Our eyes are not immune to the passing of time – nor, often, are the tissues surrounding them. This is unfortunate, given the value of our eyes, in both functional and psychosocial terms.
With skin getting progressively thinner and less elastic and the tissues behind it losing volume, tone or both, the eyelids can experience stretching and sagging, drooping, hollowness or malposition.
Though these changes mostly form part of our natural ageing process, they are often accelerated by long-term exposure to sunlight, smoking, alcohol and certain nutritional choices that we make.
The upper eyelid, the more complex and well-developed structure of the two lids, functions as the main shutter of the eye, but also as a tiny and precise windscreen wiper. Its blink, a carefully executed role, lasts less than a tenth of a second and acts to wash and lubricate the eye’s surface, or occasionally to protect it. When not blinking, the eyelids must provide a wide enough aperture to allow the full visual field that our eyes are capable of seeing. They also aesthetically frame our eyes and as such play a vital role in our perception of their beauty.
By our 60th birthday, our upper eyelids – which have by then blinked more than 160 million times – have sustained many of the tissue changes described above.
As a result, stretched and heavy skin may have contributed to a ‘hooding’ effect over the upper lid, or sometimes even the lashes.
More severe cases of this condition (called dermatochalasis and estimated to affect more than one in six adults over the age of 45), are likely to obscure the upper part of the field of vision.
Even in less advanced cases, patients will often describe unpleasant heaviness and a tired forehead – sometimes even a headache – by the end of the day, originating from the constant compensatory attempt at keeping the eyelids high.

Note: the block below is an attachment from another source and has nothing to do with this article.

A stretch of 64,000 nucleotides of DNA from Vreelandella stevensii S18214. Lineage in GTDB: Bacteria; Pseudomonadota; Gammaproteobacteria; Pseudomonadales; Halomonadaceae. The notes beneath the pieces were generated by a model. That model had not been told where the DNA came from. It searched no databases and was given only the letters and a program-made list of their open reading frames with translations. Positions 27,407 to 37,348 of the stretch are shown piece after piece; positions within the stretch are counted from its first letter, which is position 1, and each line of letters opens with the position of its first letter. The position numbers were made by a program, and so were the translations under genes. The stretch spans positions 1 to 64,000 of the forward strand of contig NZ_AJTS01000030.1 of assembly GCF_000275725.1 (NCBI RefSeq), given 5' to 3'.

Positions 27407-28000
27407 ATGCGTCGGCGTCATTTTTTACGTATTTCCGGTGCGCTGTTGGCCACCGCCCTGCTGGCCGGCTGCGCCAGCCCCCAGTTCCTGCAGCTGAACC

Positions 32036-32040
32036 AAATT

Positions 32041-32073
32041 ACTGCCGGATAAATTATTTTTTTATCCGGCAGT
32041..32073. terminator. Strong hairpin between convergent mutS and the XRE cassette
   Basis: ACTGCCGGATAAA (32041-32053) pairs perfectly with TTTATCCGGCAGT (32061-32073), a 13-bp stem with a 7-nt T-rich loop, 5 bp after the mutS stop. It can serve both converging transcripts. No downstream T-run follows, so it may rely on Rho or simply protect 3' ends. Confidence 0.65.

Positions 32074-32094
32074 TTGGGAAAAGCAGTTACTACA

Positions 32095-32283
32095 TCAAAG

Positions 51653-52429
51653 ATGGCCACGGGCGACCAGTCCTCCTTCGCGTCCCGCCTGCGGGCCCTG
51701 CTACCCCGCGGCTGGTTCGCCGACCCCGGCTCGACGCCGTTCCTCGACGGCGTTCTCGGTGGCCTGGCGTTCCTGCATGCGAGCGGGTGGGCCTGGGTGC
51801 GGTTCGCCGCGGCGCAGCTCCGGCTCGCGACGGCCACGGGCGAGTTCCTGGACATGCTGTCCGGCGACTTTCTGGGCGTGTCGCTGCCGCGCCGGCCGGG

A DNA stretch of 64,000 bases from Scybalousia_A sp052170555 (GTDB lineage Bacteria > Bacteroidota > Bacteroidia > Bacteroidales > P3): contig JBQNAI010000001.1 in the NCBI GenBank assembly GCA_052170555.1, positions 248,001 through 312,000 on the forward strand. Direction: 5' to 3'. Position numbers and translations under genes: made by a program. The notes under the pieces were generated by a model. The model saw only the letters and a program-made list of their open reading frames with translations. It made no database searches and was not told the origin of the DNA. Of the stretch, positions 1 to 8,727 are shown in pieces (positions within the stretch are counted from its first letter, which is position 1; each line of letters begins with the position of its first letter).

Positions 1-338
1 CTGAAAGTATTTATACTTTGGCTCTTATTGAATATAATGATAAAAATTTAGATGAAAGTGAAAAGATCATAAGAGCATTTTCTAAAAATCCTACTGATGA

With ageing of the lower eyelid, the loose skin and forward-moving fat pockets will often result in wrinkles, hollows and bags under the eyes, giving an older and tired-looking appearance and while this is very rarely a sinister clinical sign, it sometimes detracts from the attractiveness of the eyes.
What is a blepharoplasty?
Blepharoplasty surgery, one of the most commonly performed eyelid surgical procedures, addresses the contour of the upper and/or lower eyelids. When carefully executed by a certified eyelid surgeon, it is a very safe and straight-forward, minimally invasive day case procedure which can be extremely effective in restoring a more youthful, fresher and less tired appearance; also in reducing wrinkles and puffiness.
What does blepharoplasty surgery involve?
Both upper and lower eyelid blepharoplasty can be carried out under local anaesthesia, intravenous sedation or general anaesthesia, depending on your preference and what is deemed safest.
Fine incisions are designed which follow the natural lines of your eyelids – in the skin creases of the upper eyelids and just below the lashes in the lower eyelids. Through these incisions excess skin and protruding fat is removed.
If you have bags in the lower eyelids without any skin excess then fat can be removed using a small cut on the inside of the lower eyelid (transconjunctival blepharoplasty) that avoids an external scar altogether.
Following surgery, the incisions are put back together with fine stitches that are removed after 6-10 days.
At the end of the procedure, antibiotic cream is applied over this area. Mr Koutroumanos will ask you to apply a similar ointment three times a day for five to seven days post-operatively.
Bandages or padding are very rarely used and if required this will almost always be applied for a short period right after the procedure and removed by Mr Koutroumanos before you head home.
What can I expect immediately after eyelid surgery?
Recovery following upper lid blepharoplasty is fairly prompt with 1-2 weeks of variable amounts of swelling and sometimes bruising in the eyelid skin.